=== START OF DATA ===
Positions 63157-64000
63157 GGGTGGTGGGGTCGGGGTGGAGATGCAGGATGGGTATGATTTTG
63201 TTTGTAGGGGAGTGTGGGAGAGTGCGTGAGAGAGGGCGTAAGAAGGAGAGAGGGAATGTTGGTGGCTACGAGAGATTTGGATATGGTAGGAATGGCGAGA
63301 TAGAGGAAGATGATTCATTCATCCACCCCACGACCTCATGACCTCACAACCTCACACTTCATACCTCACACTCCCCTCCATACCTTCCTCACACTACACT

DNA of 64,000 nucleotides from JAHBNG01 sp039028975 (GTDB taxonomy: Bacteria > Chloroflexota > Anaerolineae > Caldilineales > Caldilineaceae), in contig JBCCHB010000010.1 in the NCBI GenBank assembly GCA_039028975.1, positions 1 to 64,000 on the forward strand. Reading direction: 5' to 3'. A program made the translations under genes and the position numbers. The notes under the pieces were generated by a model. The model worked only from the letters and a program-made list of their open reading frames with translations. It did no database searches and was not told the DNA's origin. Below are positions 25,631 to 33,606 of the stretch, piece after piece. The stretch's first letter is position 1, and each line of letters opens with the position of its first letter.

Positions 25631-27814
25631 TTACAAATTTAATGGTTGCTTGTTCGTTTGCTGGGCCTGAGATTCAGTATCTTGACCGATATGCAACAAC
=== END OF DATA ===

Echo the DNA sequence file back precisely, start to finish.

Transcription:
Positions 63157-64000
63157 GGGTGGTGGGGTCGGGGTGGAGATGCAGGATGGGTATGATTTTG
63201 TTTGTAGGGGAGTGTGGGAGAGTGCGTGAGAGAGGGCGTAAGAAGGAGAGAGGGAATGTTGGTGGCTACGAGAGATTTGGATATGGTAGGAATGGCGAGA
63301 TAGAGGAAGATGATTCATTCATCCACCCCACGACCTCATGACCTCACAACCTCACACTTCATACCTCACACTCCCCTCCATACCTTCCTCACACTACACT

DNA of 64,000 nucleotides from JAHBNG01 sp039028975 (GTDB taxonomy: Bacteria > Chloroflexota > Anaerolineae > Caldilineales > Caldilineaceae), in contig JBCCHB010000010.1 in the NCBI GenBank assembly GCA_039028975.1, positions 1 to 64,000 on the forward strand. Reading direction: 5' to 3'. A program made the translations under genes and the position numbers. The notes under the pieces were generated by a model. The model worked only from the letters and a program-made list of their open reading frames with translations. It did no database searches and was not told the DNA's origin. Below are positions 25,631 to 33,606 of the stretch, piece after piece. The stretch's first letter is position 1, and each line of letters opens with the position of its first letter.

Positions 25631-27814
25631 TTACAAATTTAATGGTTGCTTGTTCGTTTGCTGGGCCTGAGATTCAGTATCTTGACCGATATGCAACAAC